US Catholic bishops move toward denying Biden communion in political decision violating Vatican direction

US Catholic bishops move toward denying Biden communion in political decision violating Vatican direction
Joe Biden // Gage Skidmore
Joe Biden and his White House could deliver the most progressive presidency in generations

The U.S. Conference of Catholic Bishops overwhelmingly voted on Friday to move toward chastising President Joe Biden, a devout Catholic, for his policies supporting and defending a woman's right to choose an abortion. It is the first official step toward denying the U.S. President communion. Biden personally opposes abortion but believes it should be a safe, protected, and legal right, which the U.S. Supreme Court has ruled.

The Bishops voted 168-55 to create a "teaching document," as NBC News reports, to serve as a "rebuke" of Biden and other Catholic politicians who support abortion. The Roman Catholic Church opposes the move.

"The Vatican has warned conservative American bishops to hit the brakes on their push to deny communion to politicians supportive of abortion rights — including President Biden, a faithful churchgoer and the first Roman Catholic to occupy the Oval Office in 60 years," The New York Times reported Monday, suggesting the U.S. Bishops' move is just as much a political gesture as a religious rebuke.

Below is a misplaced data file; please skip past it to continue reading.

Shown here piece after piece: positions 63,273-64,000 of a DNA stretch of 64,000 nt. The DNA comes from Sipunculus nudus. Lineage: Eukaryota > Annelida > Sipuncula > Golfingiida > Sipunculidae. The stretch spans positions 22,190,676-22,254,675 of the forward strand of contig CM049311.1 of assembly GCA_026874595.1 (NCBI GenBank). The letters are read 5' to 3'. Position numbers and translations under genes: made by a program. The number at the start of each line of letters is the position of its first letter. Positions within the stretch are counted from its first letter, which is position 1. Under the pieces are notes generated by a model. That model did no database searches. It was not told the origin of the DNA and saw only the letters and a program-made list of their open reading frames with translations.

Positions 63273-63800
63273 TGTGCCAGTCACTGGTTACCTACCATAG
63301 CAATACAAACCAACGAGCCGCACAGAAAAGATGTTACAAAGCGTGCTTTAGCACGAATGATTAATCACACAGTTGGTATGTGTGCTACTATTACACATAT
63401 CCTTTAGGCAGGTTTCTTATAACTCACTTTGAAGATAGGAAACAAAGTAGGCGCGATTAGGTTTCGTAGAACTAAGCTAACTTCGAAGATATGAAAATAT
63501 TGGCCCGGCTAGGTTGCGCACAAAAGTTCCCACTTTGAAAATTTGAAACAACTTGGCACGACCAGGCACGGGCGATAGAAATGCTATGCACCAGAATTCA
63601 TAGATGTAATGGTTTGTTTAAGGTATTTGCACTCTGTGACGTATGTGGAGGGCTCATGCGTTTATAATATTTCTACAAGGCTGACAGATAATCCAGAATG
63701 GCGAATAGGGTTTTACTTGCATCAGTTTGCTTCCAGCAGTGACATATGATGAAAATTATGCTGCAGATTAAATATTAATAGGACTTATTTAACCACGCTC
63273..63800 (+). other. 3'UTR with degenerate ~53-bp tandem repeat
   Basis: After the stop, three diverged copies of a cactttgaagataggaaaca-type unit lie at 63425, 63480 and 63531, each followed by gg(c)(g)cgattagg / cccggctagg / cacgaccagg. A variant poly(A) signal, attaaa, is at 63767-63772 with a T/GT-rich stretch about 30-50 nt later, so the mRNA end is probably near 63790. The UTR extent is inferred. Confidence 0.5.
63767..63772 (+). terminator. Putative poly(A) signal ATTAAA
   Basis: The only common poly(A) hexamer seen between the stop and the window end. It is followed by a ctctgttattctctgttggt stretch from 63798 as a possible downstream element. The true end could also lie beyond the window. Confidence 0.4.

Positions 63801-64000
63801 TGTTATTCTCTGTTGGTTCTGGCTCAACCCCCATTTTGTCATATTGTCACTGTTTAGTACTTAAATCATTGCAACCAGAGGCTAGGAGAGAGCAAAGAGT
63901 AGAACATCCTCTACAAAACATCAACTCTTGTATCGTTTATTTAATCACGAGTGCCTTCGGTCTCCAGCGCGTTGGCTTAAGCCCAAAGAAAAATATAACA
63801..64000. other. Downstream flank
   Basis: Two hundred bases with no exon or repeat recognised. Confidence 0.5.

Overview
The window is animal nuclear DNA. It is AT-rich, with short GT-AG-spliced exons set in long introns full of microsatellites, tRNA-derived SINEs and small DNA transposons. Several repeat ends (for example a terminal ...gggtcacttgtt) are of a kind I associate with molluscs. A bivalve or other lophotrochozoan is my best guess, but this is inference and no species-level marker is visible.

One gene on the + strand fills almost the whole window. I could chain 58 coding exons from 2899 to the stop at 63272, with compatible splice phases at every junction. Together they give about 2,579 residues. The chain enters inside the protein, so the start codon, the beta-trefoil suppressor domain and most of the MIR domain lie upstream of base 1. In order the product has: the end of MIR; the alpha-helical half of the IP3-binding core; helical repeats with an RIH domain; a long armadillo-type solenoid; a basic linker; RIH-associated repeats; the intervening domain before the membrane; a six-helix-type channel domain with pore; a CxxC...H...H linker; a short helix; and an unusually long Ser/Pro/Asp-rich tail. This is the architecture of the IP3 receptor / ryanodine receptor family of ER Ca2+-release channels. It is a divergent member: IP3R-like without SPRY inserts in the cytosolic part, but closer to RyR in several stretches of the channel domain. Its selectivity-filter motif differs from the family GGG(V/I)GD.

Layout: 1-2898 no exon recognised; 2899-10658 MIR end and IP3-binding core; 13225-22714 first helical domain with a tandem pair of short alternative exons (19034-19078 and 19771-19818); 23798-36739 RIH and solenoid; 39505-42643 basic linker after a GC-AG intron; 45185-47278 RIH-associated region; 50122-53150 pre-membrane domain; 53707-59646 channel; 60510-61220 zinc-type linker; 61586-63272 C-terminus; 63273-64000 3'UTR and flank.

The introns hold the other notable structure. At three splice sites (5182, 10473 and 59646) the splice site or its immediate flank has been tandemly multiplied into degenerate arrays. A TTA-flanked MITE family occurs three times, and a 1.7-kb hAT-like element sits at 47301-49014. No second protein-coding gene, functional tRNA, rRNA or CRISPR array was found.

"Some leading bishops, whose priorities clearly aligned with former President Donald J. Trump, now want to reassert the centrality of opposition to abortion in the Catholic faith and lay down a hard line — especially with a liberal Catholic in the Oval Office."

The Times reports the push to go after President Biden is being led by Archbishop José Gomez of Los Angeles (photo), the president of the U.S. Conference of Catholic Bishops.

“The focus of this proposed teaching document," Archbishop Gomez wrote in a memo, “is on how best to help people to understand the beauty and the mystery of the Eucharist as the center of their Christian lives."

But the Times noted the Vatican does not want "to use access to the Eucharist as a political weapon," Antonio Spadaro, a Jesuit priest and close ally of Francis, said.

Conservative American bishops were demanding "a strong rebuke of Biden," NBC notes, "because of his recent actions protecting and expanding abortion access, while opponents warned that such action would portray the bishops as a partisan force during a time of bitter political divisions across the country."

Image of USCCB President José Horacio Gómez by Prayitno via Wikimedia and a CC license

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